The Yetzer of Racism
Yom Kippur, 5776
Rabbi Jason Rosenberg
[PDF to be available on www.BethAmTampa.org soon]
It was a little past midday, and I’d guess something around mile 10, that the Georgia heat really started to get to us. We had been up since before dawn, and walking since the morning commute. And here we still were, a few dozen of us, mostly in matching yellow T-shirts, emblazoned with the NAACP’s logo, marching. One of us — an almost 70-year-old veteran who had awoken at least three times the night before screaming in terror, from what, exactly, we didn’t know — carried an American flag. His walking partner didn’t carry anything, except for his cane, as he had been for literally hundreds of miles. The rest of us took turns carrying a sefer Torah, a mile at a time. The flag carrier, a wonderful man who had taken the name “Middle Passage” a few decades ago, made it almost 900 miles. Sadly, tragically, 12 days ago, he collapsed and died while marching. His partner, the one with the cane, one or two of the many volunteers from the NAACP and our sacred scroll were now the only ones marching the entire way on America’s Journey for Justice, the 40 day, thousand mile march from Selma, Alabama to Washington DC, sites of two of Dr. Martin Luther King Jr.’s most famous rallies. And, although none of us would be marching the entire way, there has been at least one Reform rabbi, usually several, taking every step. The CCAR, the national organization of Reform Rabbis, has partnered with the NAACP for this march in the name of racial and economic justice. And, it was one of the greatest honors of my life to be one of those rabbis, marching for a single day in mid-August. For years I’ve been reading about my hero, Rabbi Abraham Joshua Heschel, who marched alongside King in Selma, and like every rabbi I know, I’ve been quoting him when he explained that marching with King felt like praying with his feet. Now, I got to do more than quote him. I got to follow him.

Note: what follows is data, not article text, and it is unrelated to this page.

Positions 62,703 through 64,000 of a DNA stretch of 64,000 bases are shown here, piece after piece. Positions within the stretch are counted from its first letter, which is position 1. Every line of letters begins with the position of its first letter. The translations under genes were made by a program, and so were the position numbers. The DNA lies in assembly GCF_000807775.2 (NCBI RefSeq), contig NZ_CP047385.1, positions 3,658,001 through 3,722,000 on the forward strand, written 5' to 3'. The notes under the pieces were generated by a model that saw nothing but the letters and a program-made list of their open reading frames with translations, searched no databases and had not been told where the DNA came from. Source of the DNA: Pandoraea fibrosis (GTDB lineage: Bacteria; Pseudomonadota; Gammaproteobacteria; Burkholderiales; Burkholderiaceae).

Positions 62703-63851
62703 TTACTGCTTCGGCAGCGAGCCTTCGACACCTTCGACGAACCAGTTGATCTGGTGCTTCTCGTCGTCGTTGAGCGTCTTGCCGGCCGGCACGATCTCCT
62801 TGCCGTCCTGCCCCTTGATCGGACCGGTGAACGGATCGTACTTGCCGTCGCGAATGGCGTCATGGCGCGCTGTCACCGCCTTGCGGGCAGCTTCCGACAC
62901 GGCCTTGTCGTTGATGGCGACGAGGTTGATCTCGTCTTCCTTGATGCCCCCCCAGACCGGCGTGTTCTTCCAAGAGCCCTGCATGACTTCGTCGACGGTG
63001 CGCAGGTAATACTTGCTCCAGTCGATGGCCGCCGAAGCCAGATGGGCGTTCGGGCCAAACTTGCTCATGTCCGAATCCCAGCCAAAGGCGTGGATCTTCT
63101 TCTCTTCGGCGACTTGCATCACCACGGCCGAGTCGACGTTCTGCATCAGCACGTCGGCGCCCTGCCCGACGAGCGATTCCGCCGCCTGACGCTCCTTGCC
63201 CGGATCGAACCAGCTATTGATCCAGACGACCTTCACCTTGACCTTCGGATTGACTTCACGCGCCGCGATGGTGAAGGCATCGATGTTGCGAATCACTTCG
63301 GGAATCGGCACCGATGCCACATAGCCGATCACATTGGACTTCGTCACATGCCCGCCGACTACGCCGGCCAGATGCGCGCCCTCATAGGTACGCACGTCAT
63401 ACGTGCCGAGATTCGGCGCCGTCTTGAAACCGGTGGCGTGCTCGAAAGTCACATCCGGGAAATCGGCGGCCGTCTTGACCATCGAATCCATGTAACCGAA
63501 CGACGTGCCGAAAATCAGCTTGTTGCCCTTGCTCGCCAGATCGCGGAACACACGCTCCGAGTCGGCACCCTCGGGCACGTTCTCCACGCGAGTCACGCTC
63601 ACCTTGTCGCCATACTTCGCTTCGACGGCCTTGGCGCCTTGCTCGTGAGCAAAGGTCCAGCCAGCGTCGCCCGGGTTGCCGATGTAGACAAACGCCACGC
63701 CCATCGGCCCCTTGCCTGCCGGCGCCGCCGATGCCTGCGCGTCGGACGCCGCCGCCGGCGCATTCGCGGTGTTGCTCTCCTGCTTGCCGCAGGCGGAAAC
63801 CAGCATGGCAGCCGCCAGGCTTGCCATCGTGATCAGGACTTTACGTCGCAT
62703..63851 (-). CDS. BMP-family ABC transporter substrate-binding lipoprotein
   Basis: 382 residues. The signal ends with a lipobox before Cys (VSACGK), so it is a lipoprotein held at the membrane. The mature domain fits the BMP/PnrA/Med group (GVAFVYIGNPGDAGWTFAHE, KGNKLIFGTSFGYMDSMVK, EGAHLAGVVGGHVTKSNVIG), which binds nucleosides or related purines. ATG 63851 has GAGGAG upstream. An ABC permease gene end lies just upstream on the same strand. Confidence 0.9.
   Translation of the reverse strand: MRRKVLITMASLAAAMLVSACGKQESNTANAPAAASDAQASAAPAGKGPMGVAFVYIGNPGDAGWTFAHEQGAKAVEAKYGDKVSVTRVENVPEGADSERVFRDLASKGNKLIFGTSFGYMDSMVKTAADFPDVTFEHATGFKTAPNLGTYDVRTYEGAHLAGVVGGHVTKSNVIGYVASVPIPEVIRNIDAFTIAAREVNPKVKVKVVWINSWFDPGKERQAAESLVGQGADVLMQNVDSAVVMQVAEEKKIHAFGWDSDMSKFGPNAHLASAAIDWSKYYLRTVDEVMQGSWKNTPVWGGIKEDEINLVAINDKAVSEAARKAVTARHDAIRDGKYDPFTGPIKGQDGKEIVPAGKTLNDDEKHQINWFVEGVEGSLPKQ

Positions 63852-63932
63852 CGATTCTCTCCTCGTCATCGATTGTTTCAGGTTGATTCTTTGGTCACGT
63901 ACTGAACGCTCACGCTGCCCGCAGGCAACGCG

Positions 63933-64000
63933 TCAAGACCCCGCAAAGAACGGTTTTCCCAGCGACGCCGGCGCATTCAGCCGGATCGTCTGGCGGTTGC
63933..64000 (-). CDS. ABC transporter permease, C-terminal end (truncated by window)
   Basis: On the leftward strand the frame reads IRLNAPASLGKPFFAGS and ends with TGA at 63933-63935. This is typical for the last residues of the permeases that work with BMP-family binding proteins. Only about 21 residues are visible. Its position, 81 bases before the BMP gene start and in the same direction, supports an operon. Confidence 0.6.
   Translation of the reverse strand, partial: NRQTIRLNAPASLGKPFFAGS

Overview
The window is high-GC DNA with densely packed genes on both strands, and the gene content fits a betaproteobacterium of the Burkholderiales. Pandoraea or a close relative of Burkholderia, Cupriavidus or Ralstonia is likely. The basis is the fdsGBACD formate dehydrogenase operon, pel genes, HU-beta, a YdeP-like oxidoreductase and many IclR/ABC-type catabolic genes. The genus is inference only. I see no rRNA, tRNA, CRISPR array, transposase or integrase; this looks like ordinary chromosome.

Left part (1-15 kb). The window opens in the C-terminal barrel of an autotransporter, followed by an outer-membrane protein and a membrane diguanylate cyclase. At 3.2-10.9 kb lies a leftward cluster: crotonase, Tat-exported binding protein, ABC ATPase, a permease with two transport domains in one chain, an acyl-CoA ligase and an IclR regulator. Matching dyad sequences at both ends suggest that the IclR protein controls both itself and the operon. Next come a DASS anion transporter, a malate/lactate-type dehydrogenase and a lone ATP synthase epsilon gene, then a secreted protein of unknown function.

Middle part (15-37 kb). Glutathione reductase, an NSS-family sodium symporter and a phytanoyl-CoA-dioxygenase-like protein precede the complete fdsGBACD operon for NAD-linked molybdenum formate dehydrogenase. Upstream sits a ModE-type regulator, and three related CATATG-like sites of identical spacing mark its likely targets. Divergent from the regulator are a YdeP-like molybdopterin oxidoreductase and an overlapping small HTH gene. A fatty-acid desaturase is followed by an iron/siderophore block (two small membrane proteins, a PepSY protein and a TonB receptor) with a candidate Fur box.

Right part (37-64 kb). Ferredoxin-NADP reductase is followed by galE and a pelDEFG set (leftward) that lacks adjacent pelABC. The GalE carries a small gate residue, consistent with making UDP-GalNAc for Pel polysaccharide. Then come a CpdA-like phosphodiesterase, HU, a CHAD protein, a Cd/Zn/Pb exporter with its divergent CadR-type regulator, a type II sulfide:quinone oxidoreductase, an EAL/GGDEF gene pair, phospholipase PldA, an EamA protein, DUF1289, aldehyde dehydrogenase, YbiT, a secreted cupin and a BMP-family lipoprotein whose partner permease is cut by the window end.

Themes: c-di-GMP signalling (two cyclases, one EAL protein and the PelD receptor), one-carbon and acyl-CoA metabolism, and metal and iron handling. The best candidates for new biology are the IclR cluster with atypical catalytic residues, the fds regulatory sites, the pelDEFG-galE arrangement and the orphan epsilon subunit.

Why march? What did we expect to accomplish by walking through cities, small towns and farmland? My answer has always been more or less the same — I marched in order to shine a light on a problem. I marched in order to draw attention to the ongoing outrage which is the reality of African-American life, in 21st-century America. I marched, and I did interviews, and I posted articles, and I speak about it, and I will continue to speak about it, because there are people who honestly believe that there is no issue to talk about. There are people who believe that we live in a post-racial society, and there are people who will say explicitly that any problems encountered by any person of color have absolutely nothing to do with the color of their skin, but only with the content of their character and the patterns of their behavior. If there are any such people here today, and odds are there are at least one or two, then I respectfully but directly state that you’re wrong. Racism is alive and well in our country. Racism is alive and well inside of me, and inside of you. Inside of each one of us.
No one is free from racism. It’s within us all. Please listen carefully to what I’m saying; I’m not saying that we’re all terrible people. I’m not saying that any of us are irredeemably evil. Being racist, having racism in our hearts, isn’t always hate spewing, cross burning, maniacal Klan membership. While still too common, for sure, that kind of racism is relatively rare, and less tolerated than ever, thank God. But, that’s just one, extreme form of racism. Real, everyday racism is not all or nothing — it’s something which lives inside of each of us, to greatly varying degrees.